Despite their exotic (or perhaps foreboding) appearance, many kinds of tarantulas are actually easy to keep in the home. Because they can be so intriguing to look at, and their requirements for survival are few, they have grown in popularity over the years as fairly docile pets. The increasing availability and variety of specialist equipment for their shelters and their diet has simplified the task of caring for them even more. Tarantulas can even be kept in small quarters, such as studio apartments, where traditional pets like cats and dogs might not be so comfortable.
These creatures are, as a general rule, reclusive and shy. Most like having a place to retreat to for a good part of the day. Their bite, while not typically fatal, is about as painful as a bee sting, and their body hairs can be irritating to the touch. They are, therefore, pets to be watched and admired, not handled or petted. Spiderlings are oftentimes much cheaper to purchase than adult tarantulas. Keep in mind, also, that a male has a considerably shorter lifespan than a female does.
Tarantulas are kept in a vivarium, which is like a dry version of an aquarium tank. The units available in pet stores often come equipped with a lift-off lid, an ultraviolet fluorescent light, and another small light bulb that serves as a heat source. A vivarium should be kept out of direct sunlight, as its glass will magnify the sun’s rays and the interior will heat up to a dangerous level. Tarantulas, being hermetic by nature, will prefer the darker corners of a room anyway. A background heat source should be used at night so that the creatures aren’t kept in constant light.
The type of environment that you create inside the vivarium will depend upon the kind of tarantula that you plan to keep. Zebra tarantulas, one of the best-known varieties, are burrowing creatures that will prefer plants or some other form of cover lest they become nervous. Broken flowerpots half buried in sand can also provide suitable shelter; such a set-up, kept at a relative humidity reading of 70-80 percent, will be ideal for other burrowing species like the Mexican red-kneed tarantula and the Mexican blond. Pink-toed tarantulas, on the other hand, are accustomed to climbing and building their nests off the ground. A pink-toed’s vivarium should provide branches for it to climb – ideally, enough to allow it to spin its hammock-like web at the top.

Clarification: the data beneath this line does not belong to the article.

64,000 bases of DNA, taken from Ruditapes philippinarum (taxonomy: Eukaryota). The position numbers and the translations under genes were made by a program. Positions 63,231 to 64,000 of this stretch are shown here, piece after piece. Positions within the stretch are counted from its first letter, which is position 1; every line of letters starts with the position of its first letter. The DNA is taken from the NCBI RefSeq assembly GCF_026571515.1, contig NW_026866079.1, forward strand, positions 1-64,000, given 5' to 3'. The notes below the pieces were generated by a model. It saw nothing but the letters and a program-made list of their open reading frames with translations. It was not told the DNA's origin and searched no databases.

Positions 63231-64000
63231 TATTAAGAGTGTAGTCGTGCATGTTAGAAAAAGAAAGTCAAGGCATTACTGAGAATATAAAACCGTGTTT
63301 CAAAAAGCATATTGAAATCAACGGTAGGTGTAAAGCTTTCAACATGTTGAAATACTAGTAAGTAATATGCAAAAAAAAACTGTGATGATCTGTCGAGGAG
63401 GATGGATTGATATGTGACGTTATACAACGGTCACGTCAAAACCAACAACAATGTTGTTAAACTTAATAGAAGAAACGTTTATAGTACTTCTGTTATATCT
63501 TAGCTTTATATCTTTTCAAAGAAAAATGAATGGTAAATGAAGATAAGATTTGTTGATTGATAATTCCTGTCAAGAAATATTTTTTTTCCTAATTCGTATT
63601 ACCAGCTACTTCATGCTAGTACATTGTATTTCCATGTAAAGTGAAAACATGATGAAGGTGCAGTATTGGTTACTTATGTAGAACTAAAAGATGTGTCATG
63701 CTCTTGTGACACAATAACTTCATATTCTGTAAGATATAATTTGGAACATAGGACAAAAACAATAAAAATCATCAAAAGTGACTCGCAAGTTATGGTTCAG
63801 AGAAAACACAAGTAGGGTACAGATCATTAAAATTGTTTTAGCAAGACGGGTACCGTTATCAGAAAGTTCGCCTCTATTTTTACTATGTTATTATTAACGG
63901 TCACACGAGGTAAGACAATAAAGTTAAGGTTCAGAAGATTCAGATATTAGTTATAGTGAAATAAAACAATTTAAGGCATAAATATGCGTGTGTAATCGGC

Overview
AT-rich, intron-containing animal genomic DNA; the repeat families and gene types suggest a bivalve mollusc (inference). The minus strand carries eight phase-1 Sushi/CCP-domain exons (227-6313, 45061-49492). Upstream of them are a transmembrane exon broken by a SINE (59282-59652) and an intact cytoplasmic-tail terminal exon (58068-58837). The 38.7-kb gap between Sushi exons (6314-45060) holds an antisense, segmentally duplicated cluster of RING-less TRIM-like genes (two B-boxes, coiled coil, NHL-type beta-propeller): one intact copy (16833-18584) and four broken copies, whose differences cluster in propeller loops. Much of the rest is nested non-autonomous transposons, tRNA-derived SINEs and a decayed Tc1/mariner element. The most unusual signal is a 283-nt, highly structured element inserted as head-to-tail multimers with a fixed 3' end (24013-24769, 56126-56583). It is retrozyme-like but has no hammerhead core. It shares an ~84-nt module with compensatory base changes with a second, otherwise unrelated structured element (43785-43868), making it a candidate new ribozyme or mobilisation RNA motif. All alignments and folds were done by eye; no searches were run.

The pet shop where you purchase your tarantula can give you more specific details about its preferred habitat as well as its diet, though small invertebrates like crickets and wax moths make suitable fare for most varieties. Specially formulated nutritional supplements are available that can insure their optimum health. On average, however, tarantulas seldom fall ill and tend to lead contented lives once they’ve grown accustomed to their new surroundings.